What I like:

The instant printing. Duh! LOL

You have the option to do it without borders or with the traditional Polaroid border (as seen in earlier examples from today – and below). There are also some other cheesy borders, but they are pretty useless. You even have the ability to upload two of your own custom borders to the camera (via SD card).

It takes about 45 seconds to print. It doesn’t spit the photo out as quick as an old Polaroid does, but it takes less time to “develop”… once it’s out, it’s done, dry and will not smudge. I ever had two of my prints out in the rain today and they are 99% of what they were before they got covered with water-droplets.

Physically, It looks like an old Polaroid camera, but has a nifty digital screen on it. Wish it had a viewfinder thought. It reminds me of the old Polaroid Spectra.

It also has built-in editing, so you don’t HAVE to print the second it takes the photo, or exactly what you already took and see on screen. You can shoot directly in B&W or some vintage color mode; You can also shoot in normal mode and then edit the picture after you shoot it and convert to B&W or one of the vintage color modes. You can also crop and reposition.

There are some basic camera functions… choose ISO or select auto, there’s different metering options, EV compensation and bracketing, different focus modes, different size options, a macro mode, different flash settings, and there’s also a digital zoom or intelligent zoom to choose from.

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Print Quality:

You aren’t going to use this to get the sharpest, most color accurate photos. The idea of it is to mimic an old Polaroid camera. Even when you shoot normal color prints (and the digital files will look typical to any decent pocket camera), there can be some odd color shifts. I’ve heard there is old paper and new paper but I don’t know much about that yet… I used what came with the camera. Sometimes you get streaks. Extreme heat or cold will affect the paper.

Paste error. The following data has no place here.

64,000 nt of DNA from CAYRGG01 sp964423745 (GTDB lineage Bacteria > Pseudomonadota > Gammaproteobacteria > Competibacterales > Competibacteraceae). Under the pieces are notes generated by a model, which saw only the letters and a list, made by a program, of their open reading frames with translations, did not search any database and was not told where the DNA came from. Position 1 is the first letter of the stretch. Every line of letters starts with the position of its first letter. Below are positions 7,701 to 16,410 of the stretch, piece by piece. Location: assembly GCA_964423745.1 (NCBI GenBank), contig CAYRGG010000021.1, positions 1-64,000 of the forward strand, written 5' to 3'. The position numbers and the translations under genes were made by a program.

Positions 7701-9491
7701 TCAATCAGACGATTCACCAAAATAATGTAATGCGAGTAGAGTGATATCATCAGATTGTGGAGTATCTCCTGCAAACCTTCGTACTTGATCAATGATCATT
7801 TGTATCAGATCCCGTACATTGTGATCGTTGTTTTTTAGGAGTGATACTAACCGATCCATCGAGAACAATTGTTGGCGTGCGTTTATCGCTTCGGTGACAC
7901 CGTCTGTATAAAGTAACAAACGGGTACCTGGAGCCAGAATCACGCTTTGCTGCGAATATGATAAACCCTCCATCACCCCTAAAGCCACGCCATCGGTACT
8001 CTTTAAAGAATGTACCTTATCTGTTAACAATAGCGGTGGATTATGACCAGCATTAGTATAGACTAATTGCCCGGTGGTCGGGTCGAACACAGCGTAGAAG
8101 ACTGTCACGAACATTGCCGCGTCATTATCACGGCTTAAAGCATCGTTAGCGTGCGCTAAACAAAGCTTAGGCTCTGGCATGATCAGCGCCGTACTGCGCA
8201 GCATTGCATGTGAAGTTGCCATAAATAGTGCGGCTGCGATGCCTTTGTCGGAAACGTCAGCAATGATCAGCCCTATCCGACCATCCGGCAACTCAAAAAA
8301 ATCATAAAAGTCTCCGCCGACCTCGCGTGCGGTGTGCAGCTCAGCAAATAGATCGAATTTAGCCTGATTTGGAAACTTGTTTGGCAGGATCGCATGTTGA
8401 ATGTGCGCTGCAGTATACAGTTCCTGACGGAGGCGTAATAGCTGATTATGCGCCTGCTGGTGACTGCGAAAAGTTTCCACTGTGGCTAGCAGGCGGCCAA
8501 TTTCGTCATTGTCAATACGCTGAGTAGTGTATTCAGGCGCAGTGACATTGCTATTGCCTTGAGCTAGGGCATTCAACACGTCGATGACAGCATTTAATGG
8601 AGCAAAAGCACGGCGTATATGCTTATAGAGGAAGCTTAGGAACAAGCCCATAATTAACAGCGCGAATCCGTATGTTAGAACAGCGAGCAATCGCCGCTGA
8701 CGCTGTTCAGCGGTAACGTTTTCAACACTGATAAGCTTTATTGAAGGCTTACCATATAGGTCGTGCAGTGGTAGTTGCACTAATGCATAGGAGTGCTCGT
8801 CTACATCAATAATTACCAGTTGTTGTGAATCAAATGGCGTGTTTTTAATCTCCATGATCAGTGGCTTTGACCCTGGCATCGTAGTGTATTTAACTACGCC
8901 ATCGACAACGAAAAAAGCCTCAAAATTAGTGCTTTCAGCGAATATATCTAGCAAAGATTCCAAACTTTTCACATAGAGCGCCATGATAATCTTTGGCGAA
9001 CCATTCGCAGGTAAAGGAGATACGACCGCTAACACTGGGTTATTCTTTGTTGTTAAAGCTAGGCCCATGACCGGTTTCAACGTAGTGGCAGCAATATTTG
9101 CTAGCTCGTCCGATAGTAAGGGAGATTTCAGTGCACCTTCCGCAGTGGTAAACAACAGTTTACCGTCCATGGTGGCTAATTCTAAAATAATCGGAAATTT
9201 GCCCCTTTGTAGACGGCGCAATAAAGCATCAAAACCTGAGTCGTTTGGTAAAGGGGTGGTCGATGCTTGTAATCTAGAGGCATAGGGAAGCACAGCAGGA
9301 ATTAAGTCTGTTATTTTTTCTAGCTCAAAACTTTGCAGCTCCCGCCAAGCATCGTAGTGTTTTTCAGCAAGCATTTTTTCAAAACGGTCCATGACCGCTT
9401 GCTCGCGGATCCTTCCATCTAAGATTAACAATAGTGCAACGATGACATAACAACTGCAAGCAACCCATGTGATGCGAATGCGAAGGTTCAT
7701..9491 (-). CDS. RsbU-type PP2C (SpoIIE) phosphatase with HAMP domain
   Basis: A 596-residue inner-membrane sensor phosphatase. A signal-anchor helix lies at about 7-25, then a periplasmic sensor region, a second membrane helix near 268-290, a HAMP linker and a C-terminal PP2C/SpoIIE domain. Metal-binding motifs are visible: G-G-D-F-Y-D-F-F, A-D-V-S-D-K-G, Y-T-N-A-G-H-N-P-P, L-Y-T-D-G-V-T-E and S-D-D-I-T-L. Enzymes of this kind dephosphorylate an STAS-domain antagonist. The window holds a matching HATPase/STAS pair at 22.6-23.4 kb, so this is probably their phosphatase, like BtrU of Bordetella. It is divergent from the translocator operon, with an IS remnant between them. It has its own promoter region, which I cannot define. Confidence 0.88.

I would call the quality of the prints somewhat unique. They have a pleasant soft appearance (that is still somehow sharp, if that makes sense) and reminds me of an old Polaroid film print. The black and white prints truly look like something out of the 60’s or 70’s (and there are two B&W modes… one more contrasty than the other). There’s also a “LOMO” setting to get more saturated colors and a pin-hole effect, which is rather cool if you like that sort of thing ;)

What I think could use improvement:

Needs a real battery charger. The battery charges inside the camera and the whole camera has to be plugged in. However, I wouldn’t lose this feature as it’s nice if you’re just printing (which eats up battery life). It just needs a separate battery charger too. And while Polaroid is at it, they could make the battery and battery compartment a little easier to deal with. Getting the battery out isn’t all that easy.

Zink paper could be a little cheaper I think, even if the camera is just a bit more upfront. Currently, they end up costing about 60 cents per print.

I’d love to see a viewfinder on the camera. The camera is shaped to hold up to the eye, but you can’t really do that.

More “vintage” color options. The ones to pick from are a bit limited. Some customization of them would be nice.